What to take if you have an allergy to aspirin?

It is absolutely normal to have an allergy to the compound, substance or active ingredient of any medication or drug. Obviously, in most cases we only notice it when it is too late; that is, when we consume it and certain symptoms begin to appear in our body that may be a more or less clear sign that we have an allergy to that medication.

While aspirin stands out as one of the most commonly used anti-inflammatories (for example, it is estimated that around 35,000 tons of aspirin are consumed each year), in the case of allergy to aspirin It is a type of allergy much more common than you think. In fact, many specialists indicate that around 3% of the European population has some type of hypersensitivity to non-allergic salicylates.

However, as many specialists also say, if allergy or sensitivity to aspirin is present, it is also possible to have allergy or sensitivity to other non-steroidal anti-inflammatory drugs (NSAIDs), such as, for example, the case of ibuprofen or the antalgin(naproxen sodium).

What are the symptoms of aspirin allergy?

According to the Mayo Clinic, symptoms can range from mild to severe, and can arise only a few minutes after taking the first aspirin, even hours after taking it. Among the most common symptoms, we can mention the following:

  • Urticaria and itching of the skin.
  • Conjunctivitis.
  • Runny feeling.
  • Swelling in the tongue, lips or face.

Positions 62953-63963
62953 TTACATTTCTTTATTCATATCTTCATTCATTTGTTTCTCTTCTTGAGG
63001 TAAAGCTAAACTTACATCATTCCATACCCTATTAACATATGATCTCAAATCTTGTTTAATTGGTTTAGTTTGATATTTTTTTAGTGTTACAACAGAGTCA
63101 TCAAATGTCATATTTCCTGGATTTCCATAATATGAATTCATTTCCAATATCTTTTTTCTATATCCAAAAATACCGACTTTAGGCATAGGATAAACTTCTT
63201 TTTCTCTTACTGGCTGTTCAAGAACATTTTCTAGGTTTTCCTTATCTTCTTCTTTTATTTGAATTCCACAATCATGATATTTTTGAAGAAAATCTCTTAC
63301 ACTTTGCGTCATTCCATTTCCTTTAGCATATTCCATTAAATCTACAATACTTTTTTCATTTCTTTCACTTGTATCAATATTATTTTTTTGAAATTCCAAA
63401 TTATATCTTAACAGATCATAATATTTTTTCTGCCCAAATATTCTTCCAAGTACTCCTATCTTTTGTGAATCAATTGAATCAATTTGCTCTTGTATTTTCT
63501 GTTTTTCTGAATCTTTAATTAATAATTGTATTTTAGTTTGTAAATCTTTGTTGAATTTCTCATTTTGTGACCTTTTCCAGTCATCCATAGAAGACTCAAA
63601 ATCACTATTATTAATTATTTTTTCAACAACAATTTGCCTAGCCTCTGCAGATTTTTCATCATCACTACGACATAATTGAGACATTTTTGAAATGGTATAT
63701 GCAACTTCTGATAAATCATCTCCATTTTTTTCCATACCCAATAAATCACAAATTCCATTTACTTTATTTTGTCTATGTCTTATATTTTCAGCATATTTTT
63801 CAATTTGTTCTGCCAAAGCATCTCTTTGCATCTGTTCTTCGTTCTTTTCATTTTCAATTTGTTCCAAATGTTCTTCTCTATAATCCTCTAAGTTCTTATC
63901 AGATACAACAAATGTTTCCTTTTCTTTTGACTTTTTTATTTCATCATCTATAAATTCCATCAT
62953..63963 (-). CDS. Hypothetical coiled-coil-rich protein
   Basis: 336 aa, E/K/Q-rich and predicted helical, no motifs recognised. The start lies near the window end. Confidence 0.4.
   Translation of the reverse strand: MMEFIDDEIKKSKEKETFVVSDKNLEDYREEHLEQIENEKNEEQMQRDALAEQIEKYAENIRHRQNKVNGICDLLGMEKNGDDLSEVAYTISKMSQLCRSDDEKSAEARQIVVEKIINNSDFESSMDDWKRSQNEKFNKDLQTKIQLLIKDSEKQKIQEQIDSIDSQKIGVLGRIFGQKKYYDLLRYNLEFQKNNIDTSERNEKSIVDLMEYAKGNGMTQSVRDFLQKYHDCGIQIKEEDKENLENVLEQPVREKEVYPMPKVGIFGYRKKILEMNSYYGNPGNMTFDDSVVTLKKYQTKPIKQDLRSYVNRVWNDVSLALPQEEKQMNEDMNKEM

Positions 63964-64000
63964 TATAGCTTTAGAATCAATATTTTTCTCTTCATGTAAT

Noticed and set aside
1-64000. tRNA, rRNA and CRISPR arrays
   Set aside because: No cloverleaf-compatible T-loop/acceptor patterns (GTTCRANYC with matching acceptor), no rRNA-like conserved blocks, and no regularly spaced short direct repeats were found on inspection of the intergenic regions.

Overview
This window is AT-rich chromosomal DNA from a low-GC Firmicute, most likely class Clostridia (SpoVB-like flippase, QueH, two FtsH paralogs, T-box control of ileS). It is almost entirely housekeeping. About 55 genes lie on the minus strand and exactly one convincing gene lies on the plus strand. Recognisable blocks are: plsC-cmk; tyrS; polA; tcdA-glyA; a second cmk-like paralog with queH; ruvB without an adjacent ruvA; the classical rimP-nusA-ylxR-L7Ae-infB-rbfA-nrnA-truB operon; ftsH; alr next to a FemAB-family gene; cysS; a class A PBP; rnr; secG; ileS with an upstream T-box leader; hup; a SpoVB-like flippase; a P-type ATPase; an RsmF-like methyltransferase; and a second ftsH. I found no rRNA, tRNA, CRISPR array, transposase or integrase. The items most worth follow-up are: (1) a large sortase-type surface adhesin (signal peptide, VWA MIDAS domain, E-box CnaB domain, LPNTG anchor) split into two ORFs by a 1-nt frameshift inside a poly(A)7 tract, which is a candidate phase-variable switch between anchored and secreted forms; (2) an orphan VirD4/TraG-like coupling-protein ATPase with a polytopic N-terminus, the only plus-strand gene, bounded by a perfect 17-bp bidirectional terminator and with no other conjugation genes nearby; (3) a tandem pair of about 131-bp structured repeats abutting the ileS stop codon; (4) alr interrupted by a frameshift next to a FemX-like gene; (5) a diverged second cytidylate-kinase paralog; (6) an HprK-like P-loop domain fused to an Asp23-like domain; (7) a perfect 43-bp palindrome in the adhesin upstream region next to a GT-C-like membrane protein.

• Whistling when breathing or difficulty breathing normally.
  • Cough.

When the allergic reaction is severe anaphylaxis can occur, which can put the person's life at risk, and whose symptoms range from palpitations to nausea and vomiting, through difficulty breathing and swallowing, noisiness, noises, discomfort or tightness in the chest, swelling of the face, tongue and eyes, diarrhea and even loss of consciousness.

In addition, when the person has certain respiratory diseases (asthma, chronic sinusitis or nasal polyps) or skin (chronic urticaria) may have a higher risk of suffering an allergic reaction to aspirin or any non-steroidal anti-inflammatory (NSAID).

Are there alternatives to aspirin if you are allergic?

If you suffer from some type of allergy to aspirin it is quite likely that you will also suffer from allergy to any other non-steroidal anti-inflammatory. If so, however, there are some drugs that can be used as a replacement for NSAIDs in case of pain and inflammation.

One of the most popular and popular alternatives is the paracetamol, which acts as an analgesic and antipyretic, which means it is used to soothe pain and reduce fever.

We can also mention the meloxicam, which belongs to the same family, has a rather mild force and in a large percentage of patients with allergy to aspirin can tolerate their intake without problems. But it does not act as an anti-inflammatory.

We can also mention the COX-2 inhibitors, as for example is the case of celecoxib. An example is Celecoxib Amneal, although it is a medicine used to relieve the symptoms of osteoarthritis, rheumatoid arthritis and ankylosing spondylitis.

In the case of anti-inflammatory options, there are different natural alternatives such as for example the case of supplements based on fish oil, which are especially rich in omega-3 fatty acids, which have been shown to be able to interfere in the process of inflammation and tend to be adequate in chronic inflammatory diseases.

However, either in the case of looking for a substitute drug to aspirin and the rest of non-steroidal anti-inflammatory drugs (NSAIDs), or in following a natural treatment based on fish oil, it is always advisable to follow medical advice, and Always keep the specialist's supervision. This article is published for informational purposes only. It can not and should not replace the consultation with a Physician. We advise you to consult your Trusted Doctor. ThemesAnti-inflammatory analgesic

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